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What are Sweat Glands?

Nicole Madison
Updated Mar 03, 2024
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Sweat glands are tubes in which sweat is produced and then transported to the surface of the skin. Many people think of sweat as rather unpleasant, but it does serve an important purpose. Also referred to as perspiration, sweat serves to cool the body off. To perform this purpose well, sweat glands are spread all over the body, with the exception of places like the lips, parts of the genitals, and a person’s nipples. In all, each person typically has more than two million sweat glands.

Each gland consists of a hollow tube, which is long and coiled in a ball at its base. The coiled base of the gland is located in the dermis, which is the second layer of skin. A person’s sweat is produced in this coiled part of the gland. Then, the long section of the gland that extends from the coiled portion, often referred to as a duct, allows the sweat to move from the base toward the surface of the skin. In order to exit the gland and move out to the skin, however, the sweat needs an opening through which to move; this opening is called a pore, which is a tiny hole on the skin.

The human body has two different types of sweat glands. First, there are eccrine glands, which are the most common type. They are located all over the body, especially in a person’s forehead, neck, back, palms, and feet. These glands produce sweat when a person becomes hot because of external heat, fever, exercise, and even emotional upset. The sweat glands in the palms and soles of the feet are particularly likely to react in stressful situations.

The apocrine glands, on the other hand, are a bit different. The ending points of these glands are usually not pores; these glands end in hair follicles instead. As such, they are usually concentrated in areas that have hair, such as the armpits, around the anus, and the external genital areas. These glands respond mostly to emotional stress of some type and also produce sweat when a person is upset or sexually excited.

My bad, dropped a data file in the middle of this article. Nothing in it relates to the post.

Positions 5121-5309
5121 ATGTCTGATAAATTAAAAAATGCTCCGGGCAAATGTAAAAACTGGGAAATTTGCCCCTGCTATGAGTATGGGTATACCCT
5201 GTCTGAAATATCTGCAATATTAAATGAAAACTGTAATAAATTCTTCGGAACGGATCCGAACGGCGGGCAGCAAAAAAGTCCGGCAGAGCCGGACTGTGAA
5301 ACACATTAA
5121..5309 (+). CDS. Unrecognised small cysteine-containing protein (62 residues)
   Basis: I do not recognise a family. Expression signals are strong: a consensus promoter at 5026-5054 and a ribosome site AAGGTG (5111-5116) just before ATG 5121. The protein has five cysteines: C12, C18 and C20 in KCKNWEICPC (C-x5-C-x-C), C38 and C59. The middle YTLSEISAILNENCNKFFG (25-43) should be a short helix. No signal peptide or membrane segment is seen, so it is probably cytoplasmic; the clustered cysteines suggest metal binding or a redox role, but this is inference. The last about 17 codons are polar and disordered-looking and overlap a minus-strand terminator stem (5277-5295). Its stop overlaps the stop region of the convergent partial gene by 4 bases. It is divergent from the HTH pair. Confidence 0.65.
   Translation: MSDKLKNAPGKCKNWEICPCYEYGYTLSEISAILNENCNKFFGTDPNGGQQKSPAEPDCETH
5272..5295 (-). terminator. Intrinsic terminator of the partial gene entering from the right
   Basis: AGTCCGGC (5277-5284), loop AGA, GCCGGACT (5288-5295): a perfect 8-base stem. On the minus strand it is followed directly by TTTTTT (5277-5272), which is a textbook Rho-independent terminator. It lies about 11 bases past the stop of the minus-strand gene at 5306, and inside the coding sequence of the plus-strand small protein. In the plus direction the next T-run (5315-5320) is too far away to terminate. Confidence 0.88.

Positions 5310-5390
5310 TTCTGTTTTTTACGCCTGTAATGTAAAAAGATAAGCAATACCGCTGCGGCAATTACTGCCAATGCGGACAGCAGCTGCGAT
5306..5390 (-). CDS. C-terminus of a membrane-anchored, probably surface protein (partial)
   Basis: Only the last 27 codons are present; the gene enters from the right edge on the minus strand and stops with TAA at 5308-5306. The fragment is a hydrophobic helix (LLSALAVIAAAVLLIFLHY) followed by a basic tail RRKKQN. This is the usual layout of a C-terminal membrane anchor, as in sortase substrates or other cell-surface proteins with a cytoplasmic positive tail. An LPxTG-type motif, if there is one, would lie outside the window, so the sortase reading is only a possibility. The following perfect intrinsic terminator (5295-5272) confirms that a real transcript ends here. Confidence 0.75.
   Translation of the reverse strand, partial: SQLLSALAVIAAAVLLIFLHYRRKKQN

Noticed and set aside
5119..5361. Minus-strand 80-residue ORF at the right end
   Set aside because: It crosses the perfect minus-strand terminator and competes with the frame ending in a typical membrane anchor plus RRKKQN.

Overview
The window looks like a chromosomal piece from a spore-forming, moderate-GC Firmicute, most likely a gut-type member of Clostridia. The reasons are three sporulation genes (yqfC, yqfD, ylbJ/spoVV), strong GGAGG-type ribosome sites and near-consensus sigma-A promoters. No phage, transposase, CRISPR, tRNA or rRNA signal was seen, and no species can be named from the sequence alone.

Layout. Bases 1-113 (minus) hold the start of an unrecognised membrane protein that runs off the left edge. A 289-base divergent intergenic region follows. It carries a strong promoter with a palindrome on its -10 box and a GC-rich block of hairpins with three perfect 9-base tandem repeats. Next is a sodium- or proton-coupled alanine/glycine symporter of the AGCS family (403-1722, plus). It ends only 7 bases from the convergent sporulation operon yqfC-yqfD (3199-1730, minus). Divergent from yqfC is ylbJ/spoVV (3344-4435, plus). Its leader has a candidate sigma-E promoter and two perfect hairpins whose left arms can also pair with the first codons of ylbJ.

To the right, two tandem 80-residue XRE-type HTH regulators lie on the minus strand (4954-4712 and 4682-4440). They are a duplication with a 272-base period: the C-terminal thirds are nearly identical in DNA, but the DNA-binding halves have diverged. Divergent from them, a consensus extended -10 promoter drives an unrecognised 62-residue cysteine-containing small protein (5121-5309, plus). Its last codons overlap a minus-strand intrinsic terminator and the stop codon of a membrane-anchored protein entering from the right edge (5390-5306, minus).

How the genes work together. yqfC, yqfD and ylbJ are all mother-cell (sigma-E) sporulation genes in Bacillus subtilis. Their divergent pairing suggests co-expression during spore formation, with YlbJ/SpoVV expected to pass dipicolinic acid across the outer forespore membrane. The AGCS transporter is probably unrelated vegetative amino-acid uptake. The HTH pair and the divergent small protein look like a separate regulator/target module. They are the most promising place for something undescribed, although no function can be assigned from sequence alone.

Interestingly, the apocrine glands may be responsible for much of a person’s body odor after forgetting deodorant or following intense exercise. This is because the secretions from these glands have a scent. In fact, apocrine glands are sometimes referred to as scent glands.

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Nicole Madison
By Nicole Madison , Writer
Nicole Madison's love for learning inspires her work as a The Health Board writer, where she focuses on topics like homeschooling, parenting, health, science, and business. Her passion for knowledge is evident in the well-researched and informative articles she authors. As a mother of four, Nicole balances work with quality family time activities such as reading, camping, and beach trips.

Discussion Comments

By burcinc — On Feb 14, 2011

@alisha-- If you sweat from your face, hands and armpits, your sweat glands might be overworking. You should go to the doctor and have it checked out. Your doctor can find out the underlying cause, because there can be many different reasons for it.

My brother had excessive sweating several years ago, his problem was an overactive thyroid. I know it can be embarrassing to deal with. But it happens to a lot of people and its treatable. Just keep some extra clothes with you at work and exercise. Also drink lots of liquids until its diagnosed and treated so that you are not dehydrated.

By discographer — On Feb 12, 2011

Is excessive sweat cause by gland problems? I have had this problem lately, but I don't know if I should go to the doctor for it. I'm not overweight or in menopause, but lately I find myself sweating even when doing nothing. When I exercise, its much worse. It's becoming very bothersome, not just the physical discomfort of it, but also when I hug my kids or when I make a presentation at work. I'm very careful about my hygiene which makes me even more conscious about the sweating. Could there be something wrong with my sweat glands?

By ddljohn — On Feb 10, 2011

I was warned by my pharmacist not to use antiperspirants because of the way they affect your sweat glands. I believe she said that the aluminum in antiperspirants clog pores and prevent sweating. And if pores are clogged, underarm sweat glands cannot remove toxins. I also did some reading on it and found out that these toxins could mutate into cancer if they build up. I threw out my antiperspirant after that. Now I use an aluminum free one or a deodorant.

Nicole Madison

Nicole Madison


Nicole Madison's love for learning inspires her work as a The Health Board writer, where she focuses on topics like...
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